Build a satellite of your own for less than $30K


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The competition heats up: An industry of new cubesat builders can now build satellites for anyone for any reason for very little money.

The miniaturisation of technology allows people to do more with less hardware, said Chad Anderson, the managing director of Space Angels Network, an investment house specialising in the space industry. That industry, he said, was worth $300bn (£200bn) last year. Constellations of smaller satellites, like those suggested as tracking devices for planes over oceans, are now a possibility. “The launch costs are coming down and people leveraging today’s technology are able to do more with less and launch less mass to orbit. The price point has come down to where start-ups and entrepreneurs can really make an impact on the scene for the first time,” he said.

When the first tiny satellite launch companies arrive, expect this industry to blossom at an astonishing rate.

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9 comments

  • David M. Cook

    So you’re saying I should be building boosters for small cubesats right about now? How much mass should I consider for each flight? I’ll cut you in, Robert, if I can advertise on your site!

  • Hey, I’m always looking for those who want to advertise on BtB. No need to cut me in, just pay the very very very reasonable ad rates!

  • I’d like to build my own miniature “Rods from God” satellite. However, instead of titanium telephone poles, the satellite would dispense GPS-guided ketchup packets, the kind you get at the drive-thru. Having the ability to make (physically-harmless) precision ketchup strikes on richly-deserving public buffoons (e.g., politicians, loudmouthed celebrities, TV news anchors) from orbit would do more for world peace than any Star Wars system could. Imagine what happens in North Korea when Kim Jong-Un’s annual outdoor ParadeFest (or whatever) is suddenly deluged by hundreds of thousands of packets of fast-food ketchup, most of which are targeted on His Nibs and the boys in the grandstand. Humiliation Level: Maximum. The NoKo regime would end the next day; it’s hard to take a dictator seriously when he’s been pelted from orbit with ketchup.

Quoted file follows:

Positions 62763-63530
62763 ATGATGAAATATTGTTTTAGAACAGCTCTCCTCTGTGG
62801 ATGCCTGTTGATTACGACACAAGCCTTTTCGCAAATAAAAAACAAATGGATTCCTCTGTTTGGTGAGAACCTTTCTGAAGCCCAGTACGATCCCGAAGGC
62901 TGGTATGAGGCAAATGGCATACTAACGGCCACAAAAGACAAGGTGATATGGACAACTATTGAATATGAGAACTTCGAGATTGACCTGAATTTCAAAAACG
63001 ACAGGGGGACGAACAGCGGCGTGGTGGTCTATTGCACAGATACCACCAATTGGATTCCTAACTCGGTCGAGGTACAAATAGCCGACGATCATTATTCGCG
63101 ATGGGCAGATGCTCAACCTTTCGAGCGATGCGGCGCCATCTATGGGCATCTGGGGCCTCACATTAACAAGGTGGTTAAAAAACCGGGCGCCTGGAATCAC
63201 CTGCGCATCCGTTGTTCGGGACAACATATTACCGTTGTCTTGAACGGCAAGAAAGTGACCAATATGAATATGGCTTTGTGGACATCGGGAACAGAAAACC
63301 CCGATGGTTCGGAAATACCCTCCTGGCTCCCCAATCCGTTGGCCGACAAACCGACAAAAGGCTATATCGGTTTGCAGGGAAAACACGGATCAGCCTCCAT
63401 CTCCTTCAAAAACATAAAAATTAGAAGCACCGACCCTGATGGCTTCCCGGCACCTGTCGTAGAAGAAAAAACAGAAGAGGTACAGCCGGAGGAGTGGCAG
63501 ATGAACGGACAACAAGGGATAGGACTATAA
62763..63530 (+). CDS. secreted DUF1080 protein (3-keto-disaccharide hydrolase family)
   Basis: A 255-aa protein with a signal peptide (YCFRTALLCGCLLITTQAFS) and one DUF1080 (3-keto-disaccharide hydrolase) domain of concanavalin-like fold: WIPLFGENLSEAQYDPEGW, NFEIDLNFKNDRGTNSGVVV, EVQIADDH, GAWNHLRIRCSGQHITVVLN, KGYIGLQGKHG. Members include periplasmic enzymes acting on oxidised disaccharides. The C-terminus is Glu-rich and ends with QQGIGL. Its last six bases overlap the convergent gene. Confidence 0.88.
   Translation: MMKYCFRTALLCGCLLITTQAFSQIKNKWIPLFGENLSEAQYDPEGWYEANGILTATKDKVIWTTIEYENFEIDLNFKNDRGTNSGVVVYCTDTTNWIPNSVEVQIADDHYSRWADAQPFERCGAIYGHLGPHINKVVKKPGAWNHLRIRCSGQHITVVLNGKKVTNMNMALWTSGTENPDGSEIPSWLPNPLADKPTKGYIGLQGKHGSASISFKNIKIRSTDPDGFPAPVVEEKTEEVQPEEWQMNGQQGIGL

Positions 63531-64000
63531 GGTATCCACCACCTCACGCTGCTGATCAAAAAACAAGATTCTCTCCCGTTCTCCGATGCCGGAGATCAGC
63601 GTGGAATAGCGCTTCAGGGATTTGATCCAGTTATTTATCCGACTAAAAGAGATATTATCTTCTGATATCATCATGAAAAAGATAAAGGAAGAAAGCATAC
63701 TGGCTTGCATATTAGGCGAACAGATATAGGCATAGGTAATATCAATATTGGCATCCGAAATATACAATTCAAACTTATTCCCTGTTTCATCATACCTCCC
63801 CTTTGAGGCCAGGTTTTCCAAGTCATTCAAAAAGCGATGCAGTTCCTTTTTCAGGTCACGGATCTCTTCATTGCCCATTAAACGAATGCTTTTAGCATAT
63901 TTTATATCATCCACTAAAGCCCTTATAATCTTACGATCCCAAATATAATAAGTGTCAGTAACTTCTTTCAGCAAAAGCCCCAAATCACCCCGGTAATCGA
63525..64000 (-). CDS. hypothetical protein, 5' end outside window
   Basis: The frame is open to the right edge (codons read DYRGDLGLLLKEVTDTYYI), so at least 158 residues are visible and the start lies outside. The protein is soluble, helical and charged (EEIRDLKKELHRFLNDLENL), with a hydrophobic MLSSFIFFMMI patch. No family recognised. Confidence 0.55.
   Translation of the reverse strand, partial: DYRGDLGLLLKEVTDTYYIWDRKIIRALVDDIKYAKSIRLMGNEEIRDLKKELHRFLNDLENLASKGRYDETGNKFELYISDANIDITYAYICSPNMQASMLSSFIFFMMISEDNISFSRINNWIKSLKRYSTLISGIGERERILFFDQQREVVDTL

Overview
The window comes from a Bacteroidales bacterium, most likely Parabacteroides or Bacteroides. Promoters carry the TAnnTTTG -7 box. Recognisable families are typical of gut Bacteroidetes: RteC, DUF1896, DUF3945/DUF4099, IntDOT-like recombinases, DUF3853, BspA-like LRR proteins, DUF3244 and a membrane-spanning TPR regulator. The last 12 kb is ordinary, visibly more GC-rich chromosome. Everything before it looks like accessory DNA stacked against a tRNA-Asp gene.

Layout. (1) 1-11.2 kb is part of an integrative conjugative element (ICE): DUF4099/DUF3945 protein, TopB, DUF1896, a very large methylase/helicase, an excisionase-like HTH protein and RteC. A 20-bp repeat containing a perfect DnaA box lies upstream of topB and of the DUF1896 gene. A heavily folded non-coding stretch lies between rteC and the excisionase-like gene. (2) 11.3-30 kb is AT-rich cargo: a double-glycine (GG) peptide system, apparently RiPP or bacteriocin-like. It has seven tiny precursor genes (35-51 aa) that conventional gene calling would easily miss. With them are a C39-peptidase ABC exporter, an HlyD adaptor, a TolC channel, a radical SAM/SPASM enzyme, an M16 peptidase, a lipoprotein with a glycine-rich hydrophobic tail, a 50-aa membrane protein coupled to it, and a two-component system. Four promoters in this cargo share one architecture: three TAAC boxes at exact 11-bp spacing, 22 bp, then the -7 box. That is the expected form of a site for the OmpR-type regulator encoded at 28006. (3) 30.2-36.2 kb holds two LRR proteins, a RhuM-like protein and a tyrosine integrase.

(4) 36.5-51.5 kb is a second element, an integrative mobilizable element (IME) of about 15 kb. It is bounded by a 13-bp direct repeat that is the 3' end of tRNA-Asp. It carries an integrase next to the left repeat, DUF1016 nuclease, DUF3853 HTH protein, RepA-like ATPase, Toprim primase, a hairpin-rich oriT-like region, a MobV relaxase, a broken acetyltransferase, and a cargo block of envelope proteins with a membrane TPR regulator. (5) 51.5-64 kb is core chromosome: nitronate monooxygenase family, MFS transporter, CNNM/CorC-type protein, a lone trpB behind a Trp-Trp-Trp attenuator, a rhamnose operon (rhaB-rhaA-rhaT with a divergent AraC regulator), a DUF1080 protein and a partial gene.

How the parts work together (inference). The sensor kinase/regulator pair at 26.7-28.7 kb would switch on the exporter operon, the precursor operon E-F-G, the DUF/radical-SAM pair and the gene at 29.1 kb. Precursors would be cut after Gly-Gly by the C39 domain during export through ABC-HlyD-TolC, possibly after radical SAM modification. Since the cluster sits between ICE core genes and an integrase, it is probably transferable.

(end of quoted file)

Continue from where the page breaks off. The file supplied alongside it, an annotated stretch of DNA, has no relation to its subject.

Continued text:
• pzatchok

    I would like to see a shortwave repeater given the same technology to transfer transmissions from satellite to satellite and then to the ground like O3B does with the internet.

    In fact attach a short wave repeater to each small satellite.

    Worldwide short wave access from your cheap hand held transceiver.

    Cheaper and possibly better than a simple cell phone.

  • PeterF

    I’ve been telling people for years that skilled engineer could build satellites in their garage for less than it would cost to restore a 57 chevy! The launch costs are what prevents it because if your going to spend that kind of money to place a device in orbit, you damn well want to know its going to work perfectly

  • Three ham radio operators built a Pocketqube satellite for about $250 that was launched by Morehead State University in Kentucky. The satellite has been in LEO for over 500 days and is still operational. It sends telemetry about its health in the 70cm amateur radio band. The purpose of the mission was to prove off the shelf commercial parts could be used to build a viable space platform for students and possibly dedicated commercial applications. The entire project is open source and all the info can be accessed on a dropbox account linked through our website. Our satellite weighed about 210 grams and may be able to be launched from a souped up rail gun :)

  • PeterF

    “may be able to be launched from a souped up rail gun :)”

    A “space cannon”?

    cool

    better than the Paris cannon the Nazis built, upper atmosphere weather forecasting would be critical.

  • Could you post links to your website? I’d like to follow up on the success of this project.

  • Sure Bob, it’s: http://www.50dollarsat.info/

    By the way, I always enjoy when you’re on John Bachelor’s show :)

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